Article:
The day finally arrived for many South Africans. 1st September…opening day of the season. It’s an exciting time. The chance to see our beloved rivers again after a seemingly long winter layoff. Some have likened the experience of anticipation to meeting up with an old flame after the school holidays!. I can relate to that. But with age I was a bit more cold-hearted, or should I say, realistic about my expectations. Unashamedly I was more excited to get away from city life and to spent a few days away with the lads then the fishing!. Some of us had to take the day off work…those who have their own business made an easy decision to play hooky.
We got off early in the morning. Warren collected me at 4am and I drove. Seems he only got half an hours sleep. We arrived in Pietermaritzburg to collect Lee. The original plan was to collect Goose at Lee’s but at the last-minute Goose got a court summons to appear as a witness in a murder case. He would come up after he gave his evidence.
We had a good 2 ½ hours drive in total and with high expectations for the weekend, we chatted about the recent snow falls and the impact that it may have made to the streams. It’s a familiar drive by now; the old landmarks from last season greet us like old friends. Midmar dam wall, not overflowing but that’s not unsurprising for this time of year before the real onset of the spring/summer rains. Keen to get on the river as soon as possible we took the freeway, bypassing the Steampunk café with its superb coffee and delicious pastel de nata’s (Portuguese custard cakes).
I try to stop at the Steampunk café whenever I’m in this neighbourhood. It’s an institution in a location you’d be forgiven for driving past. We headed past Nottingham Road to the sleepy town of Mooi River. “Mooi” in Afrikaans is “Nice”. So through the conurbation of Mooi River we passed through as the town starts rubbing the sleep out its eyes and people start emerging and going about their business. Being in a farming area Friday is often when the farmers come in to town to stock up. The town can bustle during the day and we are happy we pass through in the cool of the morning with hardly a vehicle to slow us down…. onward to the “nice river”.
To add a bit more tension I had the five brand new ZMC rods for the lads. None of them had seen the rod in the flesh, or for that matter, pictures of the rods as I finished the last rod tube three hours before the opening of the season. Talk about cutting it fine. The tubes just required a stick on transfer to complete and this I did immediately we arrived at Snowflake cottage.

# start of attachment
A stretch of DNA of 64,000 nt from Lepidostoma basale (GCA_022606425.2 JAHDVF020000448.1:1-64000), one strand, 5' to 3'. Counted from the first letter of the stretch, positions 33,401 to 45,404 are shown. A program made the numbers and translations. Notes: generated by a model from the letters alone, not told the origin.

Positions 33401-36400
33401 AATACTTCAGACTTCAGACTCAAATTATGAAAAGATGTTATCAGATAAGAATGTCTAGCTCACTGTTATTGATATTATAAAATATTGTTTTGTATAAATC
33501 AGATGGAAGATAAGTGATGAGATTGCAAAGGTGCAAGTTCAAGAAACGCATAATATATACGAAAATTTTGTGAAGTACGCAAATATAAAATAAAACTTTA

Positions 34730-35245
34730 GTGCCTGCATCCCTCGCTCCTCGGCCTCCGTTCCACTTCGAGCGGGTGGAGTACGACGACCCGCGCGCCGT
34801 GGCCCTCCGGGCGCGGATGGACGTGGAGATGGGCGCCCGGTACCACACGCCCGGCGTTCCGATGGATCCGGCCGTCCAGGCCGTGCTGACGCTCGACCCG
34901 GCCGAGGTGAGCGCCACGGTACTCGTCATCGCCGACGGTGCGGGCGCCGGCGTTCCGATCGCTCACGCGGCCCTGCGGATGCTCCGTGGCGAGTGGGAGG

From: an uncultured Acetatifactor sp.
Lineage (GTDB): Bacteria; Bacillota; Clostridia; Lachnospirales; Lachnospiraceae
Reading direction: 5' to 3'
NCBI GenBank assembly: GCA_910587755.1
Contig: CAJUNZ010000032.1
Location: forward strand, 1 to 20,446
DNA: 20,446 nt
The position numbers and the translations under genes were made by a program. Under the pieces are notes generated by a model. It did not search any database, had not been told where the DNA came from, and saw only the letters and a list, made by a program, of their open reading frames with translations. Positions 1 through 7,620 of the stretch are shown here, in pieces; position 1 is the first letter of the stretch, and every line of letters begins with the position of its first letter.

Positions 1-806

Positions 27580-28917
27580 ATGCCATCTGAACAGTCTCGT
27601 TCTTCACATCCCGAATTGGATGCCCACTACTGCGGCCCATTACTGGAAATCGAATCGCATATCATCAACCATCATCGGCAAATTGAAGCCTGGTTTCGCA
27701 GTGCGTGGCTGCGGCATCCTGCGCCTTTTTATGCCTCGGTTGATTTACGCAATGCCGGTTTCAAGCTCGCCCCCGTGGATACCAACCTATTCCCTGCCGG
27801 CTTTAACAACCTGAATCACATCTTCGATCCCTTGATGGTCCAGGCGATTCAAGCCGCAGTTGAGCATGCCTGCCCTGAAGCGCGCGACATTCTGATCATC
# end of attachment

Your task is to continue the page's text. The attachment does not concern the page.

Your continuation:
Zipper Mouth Creek Rods
It’s a strange feeling that first day on the river after a break. I felt a bit like a boxer whom is facing an unknown opponent. I was trying to be cautiously optimistic but there was a nagging feeling in the back of my head. You see the rivers at opening season last year were lean and clear…hardly the stuff which blows my hair back…even if I did have hair to blow back!. I’d not cast a rod for a few months. I knew I’d be rusty. I hashed up too many casts, snagging things on my back cast. Why do bushes suddenly move closer to the stream the minute you want to cast at a fish?. All these thoughts were tumbling around in my head.
Friday was cool and windy. Armed with our little 1 wt’s we did our best to put then to good use. With just Lee, Warren and I fishing we choose the bottom end of the beat. Warren and Lee both picked up a fish each in the deep runs. We returned back to the cottage for a quick bite before heading out to the river for the sunset session.
Of course as I hadn’t got a fish as yet the pressure was on me to hook up. Alas the cold and howling wind got the better of me so I headed back to the cottage to discover I was locked out. I spent over an hour huddled in a corner out the wind waiting for the others. Boy did that whiskey do the trick once I got inside.
Come Friday evening after a long day, the traditional braai was the order of the day, eaten with good South African red wine. In typical male fashion, vegetables and salads are in short supply. Warren’s wife Nat had done the catering….we had enough to stay for 5 days let alone 2 days!. Goose had in the meantime arrived. Shit, it’s great to all be back together again fishing. We turned in around midnight and I fell asleep only to be woken at 3am by the sound of a car alarm going off.